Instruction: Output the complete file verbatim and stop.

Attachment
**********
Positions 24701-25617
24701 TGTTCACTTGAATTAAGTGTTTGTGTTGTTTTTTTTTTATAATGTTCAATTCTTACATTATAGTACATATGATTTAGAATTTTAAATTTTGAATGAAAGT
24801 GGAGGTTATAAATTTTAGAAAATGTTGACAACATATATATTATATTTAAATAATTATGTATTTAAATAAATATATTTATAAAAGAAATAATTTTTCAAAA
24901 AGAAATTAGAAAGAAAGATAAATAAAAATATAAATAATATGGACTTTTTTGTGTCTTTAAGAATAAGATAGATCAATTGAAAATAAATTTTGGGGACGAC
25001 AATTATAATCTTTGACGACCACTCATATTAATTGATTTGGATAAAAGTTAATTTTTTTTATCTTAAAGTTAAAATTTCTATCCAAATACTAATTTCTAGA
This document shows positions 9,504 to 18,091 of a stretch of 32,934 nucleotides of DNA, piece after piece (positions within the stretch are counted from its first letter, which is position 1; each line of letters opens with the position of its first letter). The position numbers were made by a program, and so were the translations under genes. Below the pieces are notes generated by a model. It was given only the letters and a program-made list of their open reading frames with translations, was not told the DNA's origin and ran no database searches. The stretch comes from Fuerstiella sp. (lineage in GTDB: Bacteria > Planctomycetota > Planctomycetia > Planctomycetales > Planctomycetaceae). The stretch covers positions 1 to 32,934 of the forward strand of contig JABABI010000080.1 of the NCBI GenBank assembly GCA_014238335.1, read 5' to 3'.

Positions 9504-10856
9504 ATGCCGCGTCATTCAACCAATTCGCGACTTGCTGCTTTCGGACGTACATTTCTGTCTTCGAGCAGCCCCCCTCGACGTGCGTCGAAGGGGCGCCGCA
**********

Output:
Positions 24701-25617
24701 TGTTCACTTGAATTAAGTGTTTGTGTTGTTTTTTTTTTATAATGTTCAATTCTTACATTATAGTACATATGATTTAGAATTTTAAATTTTGAATGAAAGT
24801 GGAGGTTATAAATTTTAGAAAATGTTGACAACATATATATTATATTTAAATAATTATGTATTTAAATAAATATATTTATAAAAGAAATAATTTTTCAAAA
24901 AGAAATTAGAAAGAAAGATAAATAAAAATATAAATAATATGGACTTTTTTGTGTCTTTAAGAATAAGATAGATCAATTGAAAATAAATTTTGGGGACGAC
25001 AATTATAATCTTTGACGACCACTCATATTAATTGATTTGGATAAAAGTTAATTTTTTTTATCTTAAAGTTAAAATTTCTATCCAAATACTAATTTCTAGA
This document shows positions 9,504 to 18,091 of a stretch of 32,934 nucleotides of DNA, piece after piece (positions within the stretch are counted from its first letter, which is position 1; each line of letters opens with the position of its first letter). The position numbers were made by a program, and so were the translations under genes. Below the pieces are notes generated by a model. It was given only the letters and a program-made list of their open reading frames with translations, was not told the DNA's origin and ran no database searches. The stretch comes from Fuerstiella sp. (lineage in GTDB: Bacteria > Planctomycetota > Planctomycetia > Planctomycetales > Planctomycetaceae). The stretch covers positions 1 to 32,934 of the forward strand of contig JABABI010000080.1 of the NCBI GenBank assembly GCA_014238335.1, read 5' to 3'.

Positions 9504-10856
9504 ATGCCGCGTCATTCAACCAATTCGCGACTTGCTGCTTTCGGACGTACATTTCTGTCTTCGAGCAGCCCCCCTCGACGTGCGTCGAAGGGGCGCCGCA